Led Zeppelin once had to learn the hard way that the show must go on.
Before the last of a three-night stand at Madison Square Garden in 1973, the band was robbed of a whole lotta cash: approximately $200,000. The stacks of hundred-dollar bills — along with everyone’s passports and a few credit cards — had been stored in a safe-deposit box behind the desk at the Drake Hotel on Park Avenue at 56th Street, where Led Zep was staying.
Led Zeppelin was worn out and strung out on drugs, with cocaine and heroin being delivered to their hotel, but had to pull it together for these important MSG gigs, where footage was being shot for their 1976 concert film “The Song Remains the Same.”
Richard Cole, the band’s then-tour manager, discovered the theft at 7:30 p.m. the night of the final gig — with only the passports remaining. While the Drake transformed into a major crime scene, the band went on to play MSG.
“New York City police and the FBI moved in to investigate, but so did the paparazzi,” writes Bob Spitz in “Led Zeppelin: The Biography,” out Tuesday in conjunction with the 50th anniversary of “Stairway to Heaven.”
“To safe-guard the band’s privacy, the musicians were stashed in an apartment on East Eighty-sixth Street … until things cooled down. Meanwhile, Richard Cole, the FBI’s primary suspect, combed the band’s rooms, scrubbing them of drugs. There was plenty for him to worry about.”
In fact, Cole had the only key to the strongbox. “It certainly looked to the cops like an inside job,” writes Spitz of the case, which remains unsolved. “He was interrogated and fingerprinted. Cole also said that he had taken and passed a lie detector test. Nevertheless, he remained a primary suspect, as did a bellman.”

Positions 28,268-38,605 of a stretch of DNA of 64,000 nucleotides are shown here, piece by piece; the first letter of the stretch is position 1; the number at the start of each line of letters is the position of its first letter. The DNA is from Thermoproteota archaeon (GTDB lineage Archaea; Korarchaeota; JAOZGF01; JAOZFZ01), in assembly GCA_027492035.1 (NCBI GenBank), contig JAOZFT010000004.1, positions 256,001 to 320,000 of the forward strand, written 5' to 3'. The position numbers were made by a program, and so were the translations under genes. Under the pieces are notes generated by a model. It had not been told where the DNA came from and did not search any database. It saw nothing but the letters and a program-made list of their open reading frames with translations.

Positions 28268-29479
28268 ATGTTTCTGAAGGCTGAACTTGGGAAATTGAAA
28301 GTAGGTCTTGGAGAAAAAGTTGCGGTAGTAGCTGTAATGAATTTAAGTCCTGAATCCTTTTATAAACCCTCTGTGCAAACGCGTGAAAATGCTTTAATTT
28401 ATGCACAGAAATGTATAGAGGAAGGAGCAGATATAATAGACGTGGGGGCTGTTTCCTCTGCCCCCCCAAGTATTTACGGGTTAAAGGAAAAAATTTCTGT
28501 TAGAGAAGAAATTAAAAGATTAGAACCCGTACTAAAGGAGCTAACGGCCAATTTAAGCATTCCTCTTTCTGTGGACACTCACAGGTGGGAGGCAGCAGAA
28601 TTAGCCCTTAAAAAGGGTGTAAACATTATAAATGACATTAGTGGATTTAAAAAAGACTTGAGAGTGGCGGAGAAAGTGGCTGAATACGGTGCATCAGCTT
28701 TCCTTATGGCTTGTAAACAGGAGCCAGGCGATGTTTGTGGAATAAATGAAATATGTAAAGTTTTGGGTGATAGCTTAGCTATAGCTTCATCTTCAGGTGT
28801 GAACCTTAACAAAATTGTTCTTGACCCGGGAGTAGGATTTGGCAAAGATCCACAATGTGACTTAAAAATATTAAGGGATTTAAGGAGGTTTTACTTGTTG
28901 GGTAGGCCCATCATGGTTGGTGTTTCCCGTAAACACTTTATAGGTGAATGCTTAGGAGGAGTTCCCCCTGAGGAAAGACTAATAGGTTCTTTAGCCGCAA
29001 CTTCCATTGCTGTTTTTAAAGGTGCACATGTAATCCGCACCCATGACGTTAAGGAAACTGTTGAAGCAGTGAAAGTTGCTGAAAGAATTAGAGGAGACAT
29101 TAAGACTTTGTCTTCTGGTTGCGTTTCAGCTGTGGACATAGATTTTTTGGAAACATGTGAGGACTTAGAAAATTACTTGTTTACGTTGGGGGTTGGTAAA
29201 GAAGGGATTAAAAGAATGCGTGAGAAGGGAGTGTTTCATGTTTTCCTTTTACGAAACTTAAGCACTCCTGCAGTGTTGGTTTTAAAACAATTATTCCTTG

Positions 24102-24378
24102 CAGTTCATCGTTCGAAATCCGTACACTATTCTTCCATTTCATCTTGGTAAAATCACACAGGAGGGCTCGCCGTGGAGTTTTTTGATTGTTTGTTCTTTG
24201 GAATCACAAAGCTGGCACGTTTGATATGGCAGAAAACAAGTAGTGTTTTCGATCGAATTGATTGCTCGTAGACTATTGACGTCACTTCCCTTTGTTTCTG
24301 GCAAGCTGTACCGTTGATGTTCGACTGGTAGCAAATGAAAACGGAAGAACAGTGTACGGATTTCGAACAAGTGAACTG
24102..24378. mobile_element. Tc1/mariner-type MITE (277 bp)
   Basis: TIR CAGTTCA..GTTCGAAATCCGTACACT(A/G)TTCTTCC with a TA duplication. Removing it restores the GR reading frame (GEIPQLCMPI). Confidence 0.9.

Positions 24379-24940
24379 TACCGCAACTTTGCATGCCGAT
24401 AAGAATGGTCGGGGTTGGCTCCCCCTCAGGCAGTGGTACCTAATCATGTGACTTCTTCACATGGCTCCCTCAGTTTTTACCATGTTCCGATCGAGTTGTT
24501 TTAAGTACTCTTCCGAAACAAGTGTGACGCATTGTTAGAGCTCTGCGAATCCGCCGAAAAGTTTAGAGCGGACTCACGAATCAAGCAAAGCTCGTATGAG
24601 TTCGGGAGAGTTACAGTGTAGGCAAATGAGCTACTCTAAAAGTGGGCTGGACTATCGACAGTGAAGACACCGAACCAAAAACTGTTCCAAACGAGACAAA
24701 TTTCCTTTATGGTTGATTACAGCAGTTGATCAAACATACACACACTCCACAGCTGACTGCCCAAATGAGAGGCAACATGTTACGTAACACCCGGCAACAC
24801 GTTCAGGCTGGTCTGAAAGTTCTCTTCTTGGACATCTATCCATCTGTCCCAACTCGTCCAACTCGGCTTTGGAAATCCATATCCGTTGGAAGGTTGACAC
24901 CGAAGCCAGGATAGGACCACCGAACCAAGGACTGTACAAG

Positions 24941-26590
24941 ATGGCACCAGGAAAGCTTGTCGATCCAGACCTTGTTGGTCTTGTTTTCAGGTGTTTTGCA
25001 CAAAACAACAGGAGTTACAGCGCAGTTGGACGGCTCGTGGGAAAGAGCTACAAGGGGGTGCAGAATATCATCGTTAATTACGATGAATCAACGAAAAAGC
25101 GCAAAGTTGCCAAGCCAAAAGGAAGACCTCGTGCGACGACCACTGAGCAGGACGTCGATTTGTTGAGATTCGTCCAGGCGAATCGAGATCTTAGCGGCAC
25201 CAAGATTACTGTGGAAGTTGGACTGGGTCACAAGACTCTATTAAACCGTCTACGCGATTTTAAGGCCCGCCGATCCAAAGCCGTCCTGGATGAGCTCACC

But Spitz also raises some suspicions about Led Zeppelin’s then-manager, Peter Grant. “No less than five sources close to the band told this author that Grant had admitted spiriting the Drake money away,” he writes. The cash was from the previous two nights of performances at the Garden, as well as for a previous gig.
At the time, The Post reported that it was “the largest-ever hotel cash robbery in New York City.”
Despite all of the ensuing drama, Spitz notes that the classic-rock legends “didn’t seem too put off” by the robbery. “Jimmy [Page] and I just laughed about it,” said frontman Robert Plant, who thought that the theft actually “somehow made sense.”
Indeed, Spitz writes, “In the scheme of things, a loss of $200,000 was pocket change to Led Zeppelin, but it sure didn’t look that way to the outside world.”
Among those descending upon the Drake Hotel to cover the story was a photographer from The Post. Grant grabbed his camera and smashed it — “doing a bit of damage to its owner’s face as well,” writes Spitz.
Grant was arrested and jailed in a cell at 100 Centre St., but before his arraignment, a settlement was reached that allowed the case to be dismissed.
The robbery intensified the chaos that was already swirling around Led Zeppelin at the time, with drugs taking their toll on the band. “The robbery, the publicity, the nonstop travel, the breakneck schedule, the vast sums of money, the death threats and security, the drugs, the rumors, the push-pull, push-pull, push-pull, the Led Zeppelin phenomenon — the whole thing was becoming too much to handle,” writes Spitz. “The band was knackered. The guys were in a daze.“
“I was just totally and completely spaced out,” Page admits in the book. “There was an enormous amount of adrenaline that we were building up on stage, and just taking it offstage into the land of mondo bizarro.”